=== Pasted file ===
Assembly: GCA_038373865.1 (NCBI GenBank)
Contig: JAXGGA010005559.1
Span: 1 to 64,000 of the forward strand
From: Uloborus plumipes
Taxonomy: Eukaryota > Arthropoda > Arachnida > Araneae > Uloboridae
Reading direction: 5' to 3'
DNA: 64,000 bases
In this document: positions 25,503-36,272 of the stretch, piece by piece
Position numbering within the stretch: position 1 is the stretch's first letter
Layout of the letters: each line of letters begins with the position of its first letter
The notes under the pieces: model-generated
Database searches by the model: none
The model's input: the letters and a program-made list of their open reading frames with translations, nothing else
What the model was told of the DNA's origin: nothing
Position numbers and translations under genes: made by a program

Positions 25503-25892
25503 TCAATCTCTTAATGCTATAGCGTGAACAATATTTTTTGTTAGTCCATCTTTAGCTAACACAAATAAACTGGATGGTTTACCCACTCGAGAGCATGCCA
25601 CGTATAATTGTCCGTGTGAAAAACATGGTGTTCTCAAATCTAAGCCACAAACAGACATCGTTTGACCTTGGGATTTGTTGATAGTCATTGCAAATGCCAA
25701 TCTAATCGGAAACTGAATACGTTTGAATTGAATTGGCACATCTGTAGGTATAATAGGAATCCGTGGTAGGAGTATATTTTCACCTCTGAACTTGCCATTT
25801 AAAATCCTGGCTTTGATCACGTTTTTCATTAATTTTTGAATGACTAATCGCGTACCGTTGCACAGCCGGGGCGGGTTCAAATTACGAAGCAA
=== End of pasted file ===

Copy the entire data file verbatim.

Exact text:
Assembly: GCA_038373865.1 (NCBI GenBank)
Contig: JAXGGA010005559.1
Span: 1 to 64,000 of the forward strand
From: Uloborus plumipes
Taxonomy: Eukaryota > Arthropoda > Arachnida > Araneae > Uloboridae
Reading direction: 5' to 3'
DNA: 64,000 bases
In this document: positions 25,503-36,272 of the stretch, piece by piece
Position numbering within the stretch: position 1 is the stretch's first letter
Layout of the letters: each line of letters begins with the position of its first letter
The notes under the pieces: model-generated
Database searches by the model: none
The model's input: the letters and a program-made list of their open reading frames with translations, nothing else
What the model was told of the DNA's origin: nothing
Position numbers and translations under genes: made by a program

Positions 25503-25892
25503 TCAATCTCTTAATGCTATAGCGTGAACAATATTTTTTGTTAGTCCATCTTTAGCTAACACAAATAAACTGGATGGTTTACCCACTCGAGAGCATGCCA
25601 CGTATAATTGTCCGTGTGAAAAACATGGTGTTCTCAAATCTAAGCCACAAACAGACATCGTTTGACCTTGGGATTTGTTGATAGTCATTGCAAATGCCAA
25701 TCTAATCGGAAACTGAATACGTTTGAATTGAATTGGCACATCTGTAGGTATAATAGGAATCCGTGGTAGGAGTATATTTTCACCTCTGAACTTGCCATTT
25801 AAAATCCTGGCTTTGATCACGTTTTTCATTAATTTTTGAATGACTAATCGCGTACCGTTGCACAGCCGGGGCGGGTTCAAATTACGAAGCAA